The chapters in this collection were originally given as papers at a conference at the Minda de Gunzburg Center for European Studies at the Harvard University in 1997, sponsored jointly by the North American Conference on British Studies and the Royal Historical Society.
This is a digitised, full-text searchable collection of the Foreign and Colonial Offices’ entire Confidential Print series relating to North America (Canada, Caribbean and the USA) for the period 1824–1961, an initial batch launched by The National Archives (TNA) with Archives Direct and Adam Matthew Dig
During the second half of the 20th century, scandals arising from abuses suffered by some children in residential care in the UK encouraged the uncovering of the experiences of looked-after children in the past.
The sprawling geographic, linguistic, and ethnic polyglot of Habsburg Europe makes an unexpected point of comparison with the United States. Bordering, at its western extremity, the Untersee and Lithuanian-Swiss border; and, at its eastern limits, reaching Kronstadt on the Transylvanian-Romanian border, the Habsburg Empire was the economic and cultural dynamo at the heart of Central Europe.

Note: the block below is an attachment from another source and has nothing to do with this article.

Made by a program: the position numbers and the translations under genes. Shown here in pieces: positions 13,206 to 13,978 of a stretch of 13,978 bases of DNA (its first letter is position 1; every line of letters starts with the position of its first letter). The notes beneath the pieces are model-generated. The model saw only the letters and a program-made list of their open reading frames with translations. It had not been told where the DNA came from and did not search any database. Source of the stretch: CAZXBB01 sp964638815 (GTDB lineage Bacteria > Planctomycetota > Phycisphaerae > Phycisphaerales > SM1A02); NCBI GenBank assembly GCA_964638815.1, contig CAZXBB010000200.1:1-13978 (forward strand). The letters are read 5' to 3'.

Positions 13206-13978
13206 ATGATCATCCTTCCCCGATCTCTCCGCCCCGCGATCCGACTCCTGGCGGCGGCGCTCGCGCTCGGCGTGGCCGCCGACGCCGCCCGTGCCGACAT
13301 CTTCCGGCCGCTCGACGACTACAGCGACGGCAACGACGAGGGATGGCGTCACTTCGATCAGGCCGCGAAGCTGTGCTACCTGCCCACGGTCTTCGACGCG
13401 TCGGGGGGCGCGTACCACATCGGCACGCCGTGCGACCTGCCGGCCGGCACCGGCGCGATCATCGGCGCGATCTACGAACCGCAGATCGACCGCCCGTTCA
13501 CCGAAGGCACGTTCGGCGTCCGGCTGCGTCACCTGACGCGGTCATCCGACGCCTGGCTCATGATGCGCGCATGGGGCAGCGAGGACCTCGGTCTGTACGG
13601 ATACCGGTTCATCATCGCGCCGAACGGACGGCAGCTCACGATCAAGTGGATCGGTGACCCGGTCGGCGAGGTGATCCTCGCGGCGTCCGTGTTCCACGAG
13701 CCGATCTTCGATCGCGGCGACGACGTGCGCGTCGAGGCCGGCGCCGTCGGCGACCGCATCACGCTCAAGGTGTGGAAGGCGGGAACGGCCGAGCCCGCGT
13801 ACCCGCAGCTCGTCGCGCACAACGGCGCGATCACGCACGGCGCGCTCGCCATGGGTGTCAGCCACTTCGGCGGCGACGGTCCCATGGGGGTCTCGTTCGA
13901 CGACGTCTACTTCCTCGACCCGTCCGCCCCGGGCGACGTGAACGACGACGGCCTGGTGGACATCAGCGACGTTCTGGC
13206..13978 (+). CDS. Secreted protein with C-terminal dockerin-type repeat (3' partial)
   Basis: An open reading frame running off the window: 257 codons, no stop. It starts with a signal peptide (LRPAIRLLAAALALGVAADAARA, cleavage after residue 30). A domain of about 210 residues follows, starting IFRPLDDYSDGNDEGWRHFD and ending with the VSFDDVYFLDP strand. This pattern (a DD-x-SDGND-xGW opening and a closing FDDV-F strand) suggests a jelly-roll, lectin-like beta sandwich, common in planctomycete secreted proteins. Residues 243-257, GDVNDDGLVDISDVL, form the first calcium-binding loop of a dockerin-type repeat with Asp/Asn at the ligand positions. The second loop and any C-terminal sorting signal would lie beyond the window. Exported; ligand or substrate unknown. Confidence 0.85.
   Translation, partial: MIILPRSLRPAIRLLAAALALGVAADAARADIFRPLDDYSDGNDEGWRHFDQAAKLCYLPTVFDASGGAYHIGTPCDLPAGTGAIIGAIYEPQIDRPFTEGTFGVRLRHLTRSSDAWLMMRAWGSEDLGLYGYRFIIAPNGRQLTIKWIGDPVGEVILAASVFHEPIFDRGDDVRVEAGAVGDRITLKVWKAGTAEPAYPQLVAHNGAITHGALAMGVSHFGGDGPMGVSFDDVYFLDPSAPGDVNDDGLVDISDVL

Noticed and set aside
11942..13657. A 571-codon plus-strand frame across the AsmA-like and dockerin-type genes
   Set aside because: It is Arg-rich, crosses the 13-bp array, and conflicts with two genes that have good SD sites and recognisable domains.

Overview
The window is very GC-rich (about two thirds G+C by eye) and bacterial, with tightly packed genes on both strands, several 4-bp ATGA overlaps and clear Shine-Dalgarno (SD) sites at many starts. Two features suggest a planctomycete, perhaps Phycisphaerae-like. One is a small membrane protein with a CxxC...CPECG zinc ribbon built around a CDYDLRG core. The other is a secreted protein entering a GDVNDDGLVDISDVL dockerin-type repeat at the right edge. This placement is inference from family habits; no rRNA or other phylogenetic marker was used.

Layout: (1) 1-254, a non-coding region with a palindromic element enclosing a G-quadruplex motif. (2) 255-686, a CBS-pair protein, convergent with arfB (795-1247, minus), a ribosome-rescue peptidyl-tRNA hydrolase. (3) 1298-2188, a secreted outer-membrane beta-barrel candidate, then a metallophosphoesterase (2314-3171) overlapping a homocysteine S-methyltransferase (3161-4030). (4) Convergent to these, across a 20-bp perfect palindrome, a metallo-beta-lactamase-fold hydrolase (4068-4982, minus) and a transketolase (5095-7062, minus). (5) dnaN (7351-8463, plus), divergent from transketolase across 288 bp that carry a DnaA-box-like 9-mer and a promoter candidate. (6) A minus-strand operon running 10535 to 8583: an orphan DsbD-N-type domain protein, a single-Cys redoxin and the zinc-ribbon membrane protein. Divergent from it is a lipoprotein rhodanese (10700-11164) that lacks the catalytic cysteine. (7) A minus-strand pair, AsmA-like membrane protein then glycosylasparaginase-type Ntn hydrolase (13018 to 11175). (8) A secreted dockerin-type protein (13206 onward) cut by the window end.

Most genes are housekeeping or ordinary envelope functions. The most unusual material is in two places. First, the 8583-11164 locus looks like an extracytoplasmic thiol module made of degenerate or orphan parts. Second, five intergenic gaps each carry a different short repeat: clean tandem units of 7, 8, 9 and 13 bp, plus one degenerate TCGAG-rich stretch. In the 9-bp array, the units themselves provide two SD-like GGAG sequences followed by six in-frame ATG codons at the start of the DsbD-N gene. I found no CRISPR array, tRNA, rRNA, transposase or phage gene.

Although most Americans take pride in being ‘a nation of immigrants’ (a slogan apparently popularized by John F. Kennedy), the process of immigration causes perennial controversy in the United States. That is true even in New York City, which would not exist without it, and which stars in many historical narratives of it.
David Brundage’s Irish Nationalists in America employs no sleight of hand in its title. It is a short, well-crafted new survey of Irish nationalists in the United States from the late 18th century to the close of the 20th that is more than the sum of its parts.